F ifteen years in Sonoma County, and I have yet to swim in the Russian River. Call me paranoid, but when I first moved here, I was told by numerous people that the Russian River, at least by the time it reaches the Guerneville, is hardly swimmable. Between the agricultural runoff and Santa Rosa’s treated wastewater, I’ve just never felt too keen on hopping in. So when I heard that the Goldman Fund had just given a grant of over $900,000 as part of an initiative to support Waterkeeper alliances across Northern California, and that a portion of the funds will be allocated to the Russian Riverkeeper, I decided to finally get my feet wet. My intention was to find out, once and for all, if this river is going to make me sick if I take a dunk.
The Goldman Fund–which I continue to write about because it has given away over half a billion dollars, much of it to grassroots environmental movements–is committed to supporting local groups in its fight to save the planet. Russian Riverkeeper, a nonprofit based in Healdsburg, benefits from their philosophy. I spoke to Don McEnhill, official Riverkeeper and executive director, about the role the Riverkeeper plays in protecting the Russian River and how it plans to utilize its portion of the Goldman grant.
McEnhill proves to be so knowledgeable that an hour passes before I remember to ask about swimming in the river, and by then, I know more about the effects of storm-water runoff than I would have thought possible. Currently, 90 percent of our storm water goes to inlet, and then directly to our creeks, rivers and streams. The outfall from city streets carries trash into the river. Our parking lots and roofs are designed to drain storm water directly to the lowest spots, picking up oil, refuse and pesticides as it rolls along. In the process, we are de-watering our urban landscapes and pushing an overflow of runoff into our creeks. The creeks are scoured by the flooding, the banks destabilized and mayhem wrought on the natural vegetation.
Riverkeeper will be expanding its current collaboration with the city of Healdsburg, working with developers to redesign their storm water technology, or lack thereof. Healdsburg is responsive and cooperative with the efforts of Riverkeeper, McEnhill assures, and together they have been able to sit with developers and share water-quality data, showing developers how they can retrofit existing developments, as well as comply with low-impact development standards.
In addition, Riverkeeper has set up at businesses across town storm-water filters that capture and filter the runoff from the storm-drains, ridding it of trash and pollutants–motor oil, cigarette butts, pop cans, stir sticks. All kinds of junk collects in these things, McEnhill tells me. People are always amazed when they look inside the grated storm-drain “drop-in” and discover it loaded with trash.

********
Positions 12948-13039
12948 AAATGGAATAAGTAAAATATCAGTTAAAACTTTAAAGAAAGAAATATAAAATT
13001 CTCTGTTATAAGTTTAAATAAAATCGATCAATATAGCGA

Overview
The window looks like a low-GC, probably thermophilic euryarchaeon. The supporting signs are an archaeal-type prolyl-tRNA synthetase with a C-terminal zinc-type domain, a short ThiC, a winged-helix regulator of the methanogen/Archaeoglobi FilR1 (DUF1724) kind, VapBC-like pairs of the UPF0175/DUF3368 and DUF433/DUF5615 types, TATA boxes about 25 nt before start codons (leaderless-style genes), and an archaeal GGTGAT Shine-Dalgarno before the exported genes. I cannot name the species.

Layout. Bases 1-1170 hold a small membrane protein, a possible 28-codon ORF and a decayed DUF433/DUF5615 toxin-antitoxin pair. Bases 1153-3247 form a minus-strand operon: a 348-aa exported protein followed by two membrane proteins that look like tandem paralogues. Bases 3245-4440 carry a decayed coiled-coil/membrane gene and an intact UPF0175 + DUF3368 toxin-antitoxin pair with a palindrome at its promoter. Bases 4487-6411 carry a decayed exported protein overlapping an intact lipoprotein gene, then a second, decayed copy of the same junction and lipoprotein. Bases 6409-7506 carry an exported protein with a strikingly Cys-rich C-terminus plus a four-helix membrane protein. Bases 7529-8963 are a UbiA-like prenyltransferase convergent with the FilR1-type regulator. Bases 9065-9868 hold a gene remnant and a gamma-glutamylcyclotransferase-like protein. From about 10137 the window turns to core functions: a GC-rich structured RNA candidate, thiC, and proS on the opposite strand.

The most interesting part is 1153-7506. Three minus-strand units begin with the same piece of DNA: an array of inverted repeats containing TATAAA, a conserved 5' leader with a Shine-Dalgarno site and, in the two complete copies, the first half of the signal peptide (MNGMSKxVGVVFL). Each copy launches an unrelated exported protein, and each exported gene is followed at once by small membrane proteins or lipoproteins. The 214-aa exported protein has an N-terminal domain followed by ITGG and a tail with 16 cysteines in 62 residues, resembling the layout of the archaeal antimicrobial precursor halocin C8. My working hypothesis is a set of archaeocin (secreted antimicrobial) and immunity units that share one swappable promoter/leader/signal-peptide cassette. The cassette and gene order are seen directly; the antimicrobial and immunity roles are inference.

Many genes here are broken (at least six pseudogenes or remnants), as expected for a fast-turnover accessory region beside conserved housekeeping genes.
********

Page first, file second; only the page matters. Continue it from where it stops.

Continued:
Because we don’t swim when it rains, McEnhill says, California is way behind the curve on this type of technology. In the winter, when the Russian River is overflowing with garbage, treated wastewater and the runoff from people’s overfertilized and Roundup-polluted yards, we’re not in it, and by the time we are, the river is safe enough to swim in again.
To help keep the river swimmable, volunteer Creek Keepers patrol the river looking for problems, from Cloverdale all the way to the river’s mouth in Jenner. The Creek Keepers, who have been patrolling since 2005, have to go through an intensive global stewardship program. They are the eyes and ears for Russian Riverkeeper, performing water-quality monitoring, and watching for the all too common illegal dumping.
McEnhill, perhaps sensing my reluctance to believe, assures me that if there were dangerous bacteria in the Russian River, Riverkeepers would know about it and would be doing something to solve the problem. For further reassurance, McEnhill tells me that his 87-year-old aunt swims in the river every day.
Last year, for the 20th annual Russian River Clean-up, over 3,000 people turned up to comb the beaches on foot and by canoe. In 2005, Russian Riverkeeper was given the five-acre strip of beach in Guerneville once named “liquor store beach.” Now, every Wednesday morning, Russian Riverkeeper is on hand with native plants, gloves, tools and trainers, ready to teach volunteers how to identify and remove invasive plants and replace them with the good ones.
OK, I’ll dip a toe in.
For those who wish to ensure that the Russian River continues to be a safe place for people of all ages to frolic, consider attending the 16th annual, Russian River Festival, held Sept. 21 at Burke’s Canoe Trips in Guerneville, featuring sustainable eats, barbecue, live music and wine. For more information about the Russian River Keepers, volunteer opportunities and their upcoming event, go to www.russianriverkeeper.org.